Historic Text On Linseed Oil Paint – As Relevant Today

Historic Text On Linseed Oil Paint – As Relevant Today

Published by Michiel Brouns on 19th Oct 2022

Every now and again, we come across historic texts which are so apt, they might as well have been written last week. James Gallier’s The American Builder’s General Price Book And Estimater, published in Boston, MA in 1836, is such an example.

This gem was brought to my attention by Shawn Beckwith from Connecticut Landmarks.

The introduction states:

In most cases, two coats of paint are considered quite sufficient for every purpose, when even these are perhaps composed of boiled oil, new lead, and other colors laid on without any body upon the work : this produces a gloss for a short time; but as the oil soon becomes absorbed by the wood, or plaster, or evaporated by the action of the atmosphere, the surface of the wood is left bare, and every imperfection of the joiners' or plasterers' work exhibited to the eye; rendering it necessary to paint the house every year, or second year at farthest, to keep it in any thing like respectable condition. Whereas, if, when a new house has stood a year or two to give time for the walls to become dry, and the joiners' work, floors, and partitions to have shrunk, and become properly settled, one good painting, with four coats of body color, composed of the best materials, and properly executed, will last for several years by occasionally cleaning the surface of the paint, and will always look incomparably better than when done in the former manner, even with painting every year.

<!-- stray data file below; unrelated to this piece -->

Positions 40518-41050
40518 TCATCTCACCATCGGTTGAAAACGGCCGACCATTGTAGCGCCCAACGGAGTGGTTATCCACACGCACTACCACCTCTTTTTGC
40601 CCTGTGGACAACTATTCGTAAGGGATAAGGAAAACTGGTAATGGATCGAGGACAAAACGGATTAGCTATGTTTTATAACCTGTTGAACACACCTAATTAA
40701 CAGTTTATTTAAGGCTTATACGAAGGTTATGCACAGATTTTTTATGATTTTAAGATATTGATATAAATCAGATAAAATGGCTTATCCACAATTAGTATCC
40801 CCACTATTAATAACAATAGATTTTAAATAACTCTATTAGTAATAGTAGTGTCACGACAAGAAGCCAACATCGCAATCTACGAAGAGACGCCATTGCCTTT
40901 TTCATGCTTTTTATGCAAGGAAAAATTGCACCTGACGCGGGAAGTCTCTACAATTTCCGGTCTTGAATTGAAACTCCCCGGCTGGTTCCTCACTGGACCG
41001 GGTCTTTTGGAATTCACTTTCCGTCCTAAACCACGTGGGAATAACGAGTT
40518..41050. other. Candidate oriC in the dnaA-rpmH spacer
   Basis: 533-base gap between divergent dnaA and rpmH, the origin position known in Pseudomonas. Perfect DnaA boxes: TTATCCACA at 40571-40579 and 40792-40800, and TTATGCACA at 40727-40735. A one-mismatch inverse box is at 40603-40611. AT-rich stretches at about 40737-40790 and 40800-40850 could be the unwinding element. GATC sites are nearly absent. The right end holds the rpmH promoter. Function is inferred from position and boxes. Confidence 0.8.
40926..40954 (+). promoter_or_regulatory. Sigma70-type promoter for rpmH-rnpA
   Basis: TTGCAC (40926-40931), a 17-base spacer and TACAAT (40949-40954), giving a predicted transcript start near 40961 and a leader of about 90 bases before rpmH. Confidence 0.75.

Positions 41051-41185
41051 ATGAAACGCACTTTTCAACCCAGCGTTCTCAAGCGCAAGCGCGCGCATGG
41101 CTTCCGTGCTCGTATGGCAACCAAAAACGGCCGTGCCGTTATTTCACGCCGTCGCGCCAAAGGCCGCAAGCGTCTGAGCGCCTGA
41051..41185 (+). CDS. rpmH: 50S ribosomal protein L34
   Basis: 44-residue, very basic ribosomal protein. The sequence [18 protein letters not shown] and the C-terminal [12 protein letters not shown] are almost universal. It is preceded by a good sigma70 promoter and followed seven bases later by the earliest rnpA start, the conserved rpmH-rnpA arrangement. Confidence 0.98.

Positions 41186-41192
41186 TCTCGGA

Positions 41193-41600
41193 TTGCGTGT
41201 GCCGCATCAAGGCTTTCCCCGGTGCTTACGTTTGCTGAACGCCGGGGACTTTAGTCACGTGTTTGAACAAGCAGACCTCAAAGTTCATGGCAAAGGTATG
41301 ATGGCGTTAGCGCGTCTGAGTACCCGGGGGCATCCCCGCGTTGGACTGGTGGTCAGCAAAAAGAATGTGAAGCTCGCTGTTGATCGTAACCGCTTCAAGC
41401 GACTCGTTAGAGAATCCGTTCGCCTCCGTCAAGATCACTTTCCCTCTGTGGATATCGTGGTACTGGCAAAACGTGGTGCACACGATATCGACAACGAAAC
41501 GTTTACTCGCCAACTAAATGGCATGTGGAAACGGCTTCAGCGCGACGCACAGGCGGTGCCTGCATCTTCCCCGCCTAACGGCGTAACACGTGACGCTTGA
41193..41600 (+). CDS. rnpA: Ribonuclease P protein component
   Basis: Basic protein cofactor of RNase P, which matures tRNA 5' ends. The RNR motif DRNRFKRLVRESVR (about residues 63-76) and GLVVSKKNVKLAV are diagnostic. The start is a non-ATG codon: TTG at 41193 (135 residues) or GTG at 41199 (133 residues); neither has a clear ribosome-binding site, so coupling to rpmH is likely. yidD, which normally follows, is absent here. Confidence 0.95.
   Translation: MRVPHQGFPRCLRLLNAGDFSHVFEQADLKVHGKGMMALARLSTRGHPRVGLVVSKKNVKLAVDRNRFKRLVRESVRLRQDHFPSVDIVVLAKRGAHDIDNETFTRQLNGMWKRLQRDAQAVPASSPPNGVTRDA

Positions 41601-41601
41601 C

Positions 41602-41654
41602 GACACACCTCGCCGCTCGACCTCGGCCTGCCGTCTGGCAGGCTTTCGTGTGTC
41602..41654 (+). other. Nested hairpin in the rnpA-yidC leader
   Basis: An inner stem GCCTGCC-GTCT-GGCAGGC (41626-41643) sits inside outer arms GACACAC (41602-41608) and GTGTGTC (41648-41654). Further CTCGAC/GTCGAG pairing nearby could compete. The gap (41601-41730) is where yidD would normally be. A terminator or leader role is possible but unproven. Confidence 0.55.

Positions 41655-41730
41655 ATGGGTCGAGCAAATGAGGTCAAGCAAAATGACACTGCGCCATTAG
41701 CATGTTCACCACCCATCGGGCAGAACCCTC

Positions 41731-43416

Other than the paint containing lead, nothing else has changed. And it appears that

The cost of linseed oil has certainly not kept pace with inflation as a gallon of raw oil was sold at $1, and boiled oil at $1 12¢ (p. 121).

The cost for applying the paint was, however, on a slightly different scale from current market prices.

 Cutting corners is of all times, though and as Gallier points out, doing this will only increase the maintennace and added cost further down the line. Not that we needed this pointing out by a 19th century architect, because we know this already, don’t we?